Perhaps here in the Southwest more than anywhere else, since at this time of year our temperatures fluctuate wildly between 30 degrees at night and seventy at mid-day. With snow on the mountains and pansies blooming in the garden, spring is like a perhaps hand in the window, which may be withdrawn at any time.
e e cummings’ poem goes on,
“(which comes carefully out of Nowhere) arranging
a window into which people look…
changing everything carefully
without breaking anything.”Healing, for me, comes in the spectacle of nature shifting into another key... and, always, in books.
I doubt if spring, or any great change can come, “without breaking anything,” even if it is only the ice on the stream where I walk, or the frozen soil I must break apart to plant my yellow pansies, or the winter’s hopes that are dashed with the firsts wave of warmth.
Healing, for me, comes in the spectacle of nature shifting into another key, and, always, in books.
My e e cummings quote comes from a battered paperback Norton Anthology of Poetry, Third Edition, which I picked up in one of the clearly temporary tea-and-used-books stores that appear from time to time here.
I was driving up to Taos when I stopped on the way in Espanola to visit the old church there and found this now-vanished tea-and-used-bookstore in a rundown commercial building. The proprietress, a formidable woman, clearly in charge of her store, had drawn in an assortment of local characters who lounged around on chairs and busted sofas. A glass case held a ragged assortment of cookies and off-kilter shelves displayed a ragged assortment of books.
I bought the anthology there because of the notes a dutiful student had entered next to every poem she read. Clearly, poetry was an unknown sea to her and she was embarking in a fragile canoe.
“Spring” earned a faintly penciled question mark—I wondered if she dared to ask her teacher for the meaning. “All in green went my lover riding” pleased her so much she added a smiley face in the margin. The final lines of that poem,
“four leans hounds crouched low and smiling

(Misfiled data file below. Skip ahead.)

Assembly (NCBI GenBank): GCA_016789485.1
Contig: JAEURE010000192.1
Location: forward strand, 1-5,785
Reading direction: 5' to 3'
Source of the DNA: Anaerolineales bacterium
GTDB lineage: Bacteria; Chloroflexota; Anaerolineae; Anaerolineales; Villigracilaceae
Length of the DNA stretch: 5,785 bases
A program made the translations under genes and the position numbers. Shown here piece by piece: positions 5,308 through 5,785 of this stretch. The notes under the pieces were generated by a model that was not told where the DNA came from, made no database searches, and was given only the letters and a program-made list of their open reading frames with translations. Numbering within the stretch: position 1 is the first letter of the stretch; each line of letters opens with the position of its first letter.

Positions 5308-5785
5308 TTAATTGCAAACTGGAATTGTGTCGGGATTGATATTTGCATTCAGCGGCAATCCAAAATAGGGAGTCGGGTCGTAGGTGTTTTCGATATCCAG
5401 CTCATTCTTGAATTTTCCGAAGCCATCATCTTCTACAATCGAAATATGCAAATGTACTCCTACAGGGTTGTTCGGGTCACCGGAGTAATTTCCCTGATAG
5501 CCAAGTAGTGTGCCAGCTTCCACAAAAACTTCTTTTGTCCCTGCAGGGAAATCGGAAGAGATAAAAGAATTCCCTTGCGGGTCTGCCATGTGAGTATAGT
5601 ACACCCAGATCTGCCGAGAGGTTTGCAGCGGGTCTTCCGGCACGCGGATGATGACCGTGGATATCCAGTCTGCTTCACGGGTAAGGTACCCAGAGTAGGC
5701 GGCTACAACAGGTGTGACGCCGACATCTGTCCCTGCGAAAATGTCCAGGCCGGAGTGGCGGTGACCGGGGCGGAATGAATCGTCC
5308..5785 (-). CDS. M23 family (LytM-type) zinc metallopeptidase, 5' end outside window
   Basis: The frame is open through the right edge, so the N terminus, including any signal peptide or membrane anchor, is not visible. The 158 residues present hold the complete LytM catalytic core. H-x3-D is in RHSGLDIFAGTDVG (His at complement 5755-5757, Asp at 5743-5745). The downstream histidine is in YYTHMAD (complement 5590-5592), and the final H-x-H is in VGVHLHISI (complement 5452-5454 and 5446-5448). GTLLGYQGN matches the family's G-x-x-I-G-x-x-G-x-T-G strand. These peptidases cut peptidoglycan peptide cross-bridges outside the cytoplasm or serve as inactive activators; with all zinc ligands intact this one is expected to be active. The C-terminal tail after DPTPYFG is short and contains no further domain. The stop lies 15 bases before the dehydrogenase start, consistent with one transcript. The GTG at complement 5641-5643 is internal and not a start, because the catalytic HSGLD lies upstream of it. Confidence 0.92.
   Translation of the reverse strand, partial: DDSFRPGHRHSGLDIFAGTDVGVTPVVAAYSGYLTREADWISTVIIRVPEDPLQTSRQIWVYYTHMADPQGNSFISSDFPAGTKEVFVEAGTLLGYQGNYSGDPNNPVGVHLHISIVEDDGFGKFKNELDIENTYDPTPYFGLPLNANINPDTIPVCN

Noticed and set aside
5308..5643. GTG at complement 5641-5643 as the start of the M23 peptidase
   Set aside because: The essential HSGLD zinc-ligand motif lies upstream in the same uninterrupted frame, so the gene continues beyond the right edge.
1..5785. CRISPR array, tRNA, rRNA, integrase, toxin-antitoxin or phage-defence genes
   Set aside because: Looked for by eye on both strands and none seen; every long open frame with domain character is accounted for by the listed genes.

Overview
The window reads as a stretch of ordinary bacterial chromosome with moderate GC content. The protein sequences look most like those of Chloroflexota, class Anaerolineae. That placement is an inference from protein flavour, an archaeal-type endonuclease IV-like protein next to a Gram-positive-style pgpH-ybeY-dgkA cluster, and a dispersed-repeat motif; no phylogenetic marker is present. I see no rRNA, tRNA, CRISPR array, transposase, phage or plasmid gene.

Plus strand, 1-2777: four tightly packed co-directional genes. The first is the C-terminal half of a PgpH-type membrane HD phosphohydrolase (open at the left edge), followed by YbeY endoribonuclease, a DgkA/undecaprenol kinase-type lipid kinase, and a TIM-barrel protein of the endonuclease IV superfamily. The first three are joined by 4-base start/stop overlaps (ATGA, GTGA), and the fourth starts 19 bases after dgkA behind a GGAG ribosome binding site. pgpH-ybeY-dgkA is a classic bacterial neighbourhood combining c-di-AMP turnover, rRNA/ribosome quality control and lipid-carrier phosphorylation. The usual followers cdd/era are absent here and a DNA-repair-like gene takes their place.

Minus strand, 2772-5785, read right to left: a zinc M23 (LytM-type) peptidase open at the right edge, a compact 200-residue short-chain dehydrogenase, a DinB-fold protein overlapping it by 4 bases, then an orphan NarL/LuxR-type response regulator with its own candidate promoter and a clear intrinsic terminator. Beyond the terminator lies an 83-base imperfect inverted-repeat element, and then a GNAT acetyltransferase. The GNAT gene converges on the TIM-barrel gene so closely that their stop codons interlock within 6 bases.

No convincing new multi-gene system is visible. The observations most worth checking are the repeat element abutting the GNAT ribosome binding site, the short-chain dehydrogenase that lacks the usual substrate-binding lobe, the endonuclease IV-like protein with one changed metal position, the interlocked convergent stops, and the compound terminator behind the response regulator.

my heart fell dead before”
earned “WOW!” as did four other lines from four separate poems, but “the naughty thumb of science” was marked both with a question mark and UGH.
Of course I don’t know that the annotator was a young woman, but the freshness and spontaneity of her many comments mean to me that she was not only new to poetry, but relatively new to the world, with the lack of self-consciousness that is sometimes one of the most charming aspects of a young woman, and that melts as fast as ice in the sun.
My dear friend Cia sent it to me in response to our discussion of the issues of language raised when one writes from the point of view of an uneducated person. How to faithfully transcribe complex experience using a limited vocabulary, and without resorting to dialect?
Campbell’s stories provide an answer. They focus on the terrifying experiences of poor women, young and old, who are raped and abused by men. Unprotected by their mothers, unable to defend themselves, these girls go into a blighted adulthood deeply wounded, without recourse to any form of justice or recovery.
In Campbell’s poverty-stricken rural world, violence against women and girls is accepted as normal; this is what men do. In the brilliant and deeply disturbing title story—which is also horribly funny—the narrator, a woman on her deathbed, recalls allowing her boyfriend and other men to molest her eleven-year-old daughter because “I figured that if any of them bothered you, you would make a fuss, the way you made a fuss when I wanted you to get out of bed early and haul buckets of water from the well.”
For this narrator, men have earned the right to do anything they want to do with women because men do all the hard work and take all the physical risks.
“Men’s machines still sing to me: revving chainsaw, motorboat, log splitter, rototiller, leaf blower, generator humming, cordless drill, rattletrap tractor…”
The success of Campbell’s style depends on the repetition of the nouns that make up the texture of her hardscrabble country life—snails, slugs, hens, spiders—and the rare use of images that spring from that life: “Practical-minded spider mothers teach their daughters to spin silky threads as strong as steel wires and sticky enough to capture prey. Surely these mothers tell their daughters that if they happen to liquefy the internal organs of a man, they should go ahead and drink that protein rich soup, for in this way the male can help create stronger, healthier babies.”
These stories are not for the weak-hearted, but then neither is most of life.
It’s a long way from the perhaps hand in the window.